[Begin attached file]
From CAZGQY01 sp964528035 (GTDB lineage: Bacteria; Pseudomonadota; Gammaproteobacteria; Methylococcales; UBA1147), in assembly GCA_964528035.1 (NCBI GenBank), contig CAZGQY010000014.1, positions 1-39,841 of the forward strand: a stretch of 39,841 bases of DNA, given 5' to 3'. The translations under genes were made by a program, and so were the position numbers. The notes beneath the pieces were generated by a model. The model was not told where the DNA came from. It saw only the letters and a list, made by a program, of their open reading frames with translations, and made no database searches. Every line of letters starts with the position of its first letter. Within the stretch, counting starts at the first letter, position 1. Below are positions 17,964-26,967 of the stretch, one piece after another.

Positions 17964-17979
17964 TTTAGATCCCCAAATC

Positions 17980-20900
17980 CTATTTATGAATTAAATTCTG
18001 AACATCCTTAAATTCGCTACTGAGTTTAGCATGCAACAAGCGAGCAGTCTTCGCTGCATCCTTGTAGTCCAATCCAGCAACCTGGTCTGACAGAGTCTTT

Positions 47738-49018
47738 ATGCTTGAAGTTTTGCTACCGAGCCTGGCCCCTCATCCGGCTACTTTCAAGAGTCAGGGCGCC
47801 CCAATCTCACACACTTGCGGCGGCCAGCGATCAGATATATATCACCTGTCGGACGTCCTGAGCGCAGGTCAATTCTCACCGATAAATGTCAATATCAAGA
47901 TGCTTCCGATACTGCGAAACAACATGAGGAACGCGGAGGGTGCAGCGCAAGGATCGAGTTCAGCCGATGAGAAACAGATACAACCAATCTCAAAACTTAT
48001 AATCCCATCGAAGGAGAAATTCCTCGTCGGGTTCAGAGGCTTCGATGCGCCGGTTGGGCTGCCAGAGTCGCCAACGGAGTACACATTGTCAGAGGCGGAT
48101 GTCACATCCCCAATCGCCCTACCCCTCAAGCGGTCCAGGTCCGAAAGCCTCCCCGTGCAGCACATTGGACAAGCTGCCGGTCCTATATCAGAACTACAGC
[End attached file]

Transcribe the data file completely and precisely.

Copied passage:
From CAZGQY01 sp964528035 (GTDB lineage: Bacteria; Pseudomonadota; Gammaproteobacteria; Methylococcales; UBA1147), in assembly GCA_964528035.1 (NCBI GenBank), contig CAZGQY010000014.1, positions 1-39,841 of the forward strand: a stretch of 39,841 bases of DNA, given 5' to 3'. The translations under genes were made by a program, and so were the position numbers. The notes beneath the pieces were generated by a model. The model was not told where the DNA came from. It saw only the letters and a list, made by a program, of their open reading frames with translations, and made no database searches. Every line of letters starts with the position of its first letter. Within the stretch, counting starts at the first letter, position 1. Below are positions 17,964-26,967 of the stretch, one piece after another.

Positions 17964-17979
17964 TTTAGATCCCCAAATC

Positions 17980-20900
17980 CTATTTATGAATTAAATTCTG
18001 AACATCCTTAAATTCGCTACTGAGTTTAGCATGCAACAAGCGAGCAGTCTTCGCTGCATCCTTGTAGTCCAATCCAGCAACCTGGTCTGACAGAGTCTTT

Positions 47738-49018
47738 ATGCTTGAAGTTTTGCTACCGAGCCTGGCCCCTCATCCGGCTACTTTCAAGAGTCAGGGCGCC
47801 CCAATCTCACACACTTGCGGCGGCCAGCGATCAGATATATATCACCTGTCGGACGTCCTGAGCGCAGGTCAATTCTCACCGATAAATGTCAATATCAAGA
47901 TGCTTCCGATACTGCGAAACAACATGAGGAACGCGGAGGGTGCAGCGCAAGGATCGAGTTCAGCCGATGAGAAACAGATACAACCAATCTCAAAACTTAT
48001 AATCCCATCGAAGGAGAAATTCCTCGTCGGGTTCAGAGGCTTCGATGCGCCGGTTGGGCTGCCAGAGTCGCCAACGGAGTACACATTGTCAGAGGCGGAT
48101 GTCACATCCCCAATCGCCCTACCCCTCAAGCGGTCCAGGTCCGAAAGCCTCCCCGTGCAGCACATTGGACAAGCTGCCGGTCCTATATCAGAACTACAGC